Well, who can do a review without finding some little niggling annoyance to harp about? Me? No way. So here is the first little gem. No record clamp! Personally I believe that even the most modest table deserves a puck. A day without a puck is a day without proper flattening of the record, which in turn decreases the enjoyment of my record playing. At this price, throw in a nice record clamp and charge another $100.

I have also heard that there can be clearance problems with some arm-boards. As I understand it, the fitment with SME arms can be extremely tight and some arms like the Dynavector 507 will not work at all. If interested in this table, make sure you speak to the dealer about arm compatibility before you purchase it. Since mine was mated with the ST600 I experienced no issues with clearance whatsoever. In use, the tonearm performed flawlessly. It mated extremely well with a number of cartridges I tried including the Koetsu Azule Platinum, Koetsu Tiger eye Platinum, Koetsu Urushi Vermillion, Dynavector 17D, Goldnote Tuscany and the Benz Micro Ruby. All tracked well, even standing up to the torture tracks of a couple of test records.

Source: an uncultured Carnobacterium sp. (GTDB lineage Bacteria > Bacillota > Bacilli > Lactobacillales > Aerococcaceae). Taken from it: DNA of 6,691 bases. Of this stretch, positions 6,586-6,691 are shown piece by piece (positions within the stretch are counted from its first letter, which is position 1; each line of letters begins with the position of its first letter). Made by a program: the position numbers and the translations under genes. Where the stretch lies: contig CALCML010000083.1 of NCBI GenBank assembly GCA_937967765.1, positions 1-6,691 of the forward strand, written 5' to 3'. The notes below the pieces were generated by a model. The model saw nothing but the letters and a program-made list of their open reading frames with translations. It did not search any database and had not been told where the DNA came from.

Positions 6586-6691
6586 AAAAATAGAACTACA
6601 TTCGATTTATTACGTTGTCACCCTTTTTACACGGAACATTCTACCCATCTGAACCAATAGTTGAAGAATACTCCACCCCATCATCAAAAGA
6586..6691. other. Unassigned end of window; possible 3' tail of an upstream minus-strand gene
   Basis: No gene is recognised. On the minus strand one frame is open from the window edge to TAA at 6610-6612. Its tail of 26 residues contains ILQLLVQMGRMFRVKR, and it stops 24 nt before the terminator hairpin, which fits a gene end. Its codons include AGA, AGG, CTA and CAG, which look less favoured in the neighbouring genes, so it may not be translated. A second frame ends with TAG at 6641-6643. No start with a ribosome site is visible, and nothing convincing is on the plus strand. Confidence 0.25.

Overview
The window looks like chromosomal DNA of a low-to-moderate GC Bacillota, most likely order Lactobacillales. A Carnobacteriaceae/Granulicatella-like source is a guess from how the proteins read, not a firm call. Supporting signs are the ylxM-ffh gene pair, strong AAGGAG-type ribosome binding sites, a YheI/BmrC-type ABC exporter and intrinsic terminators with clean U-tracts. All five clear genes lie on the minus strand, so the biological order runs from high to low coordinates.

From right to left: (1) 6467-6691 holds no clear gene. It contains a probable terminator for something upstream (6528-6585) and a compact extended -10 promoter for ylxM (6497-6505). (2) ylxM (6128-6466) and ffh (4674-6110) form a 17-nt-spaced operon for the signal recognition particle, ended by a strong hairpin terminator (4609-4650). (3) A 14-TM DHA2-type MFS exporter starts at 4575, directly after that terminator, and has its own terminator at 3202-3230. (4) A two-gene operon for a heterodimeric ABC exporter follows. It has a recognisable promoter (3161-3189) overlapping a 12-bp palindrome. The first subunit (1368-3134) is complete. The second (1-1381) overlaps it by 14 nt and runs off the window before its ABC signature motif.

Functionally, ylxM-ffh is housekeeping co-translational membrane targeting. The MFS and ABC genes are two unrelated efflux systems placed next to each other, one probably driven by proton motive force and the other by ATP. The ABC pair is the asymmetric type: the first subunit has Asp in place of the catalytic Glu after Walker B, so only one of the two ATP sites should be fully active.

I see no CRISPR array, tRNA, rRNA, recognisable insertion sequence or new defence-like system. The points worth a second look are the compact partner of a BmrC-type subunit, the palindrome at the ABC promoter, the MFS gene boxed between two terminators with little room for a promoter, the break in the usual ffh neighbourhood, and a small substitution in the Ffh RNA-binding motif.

Once up and running with my Koetsu Azule cartridge mounted, it was time to get down to the business of playing vinyl. Paula is not much for the ritual of playing vinyl but she found the Consonance not only easy to operate but also very easy on the eyes; especially after I lit the platter with blue LED light from behind. This is something Opera might consider making as an option for the table. With such a large mass of acrylic the idea of offering colored lighting options seems a natural.

In addition to the beauty of the table with its sleek and flowing lines the sound of the Droplet 5.0 MKII is simply outstanding. Over the 6 months I have lived with this table it has all but replaced my Nottingham Analogue rig. I have played not less than 200 records on this table and what is immediately noticeable is the completely silent and black background that it has. I recently reviewed the Montegiro Lusso table and remarked on how totally silent it was, even when listening for noise with a stethoscope. The Droplet is not a Lusso but it is every bit as quiet as one! Considering the $45,000 price difference I would say that is fairly impressive. There is no rumble, no low frequency nastiness, nothing at all. It is actually kind of spooky. You have a better chance of hearing the stylus making contact with the grooves of the record than you do of hearing inherent noise in emanating from the table.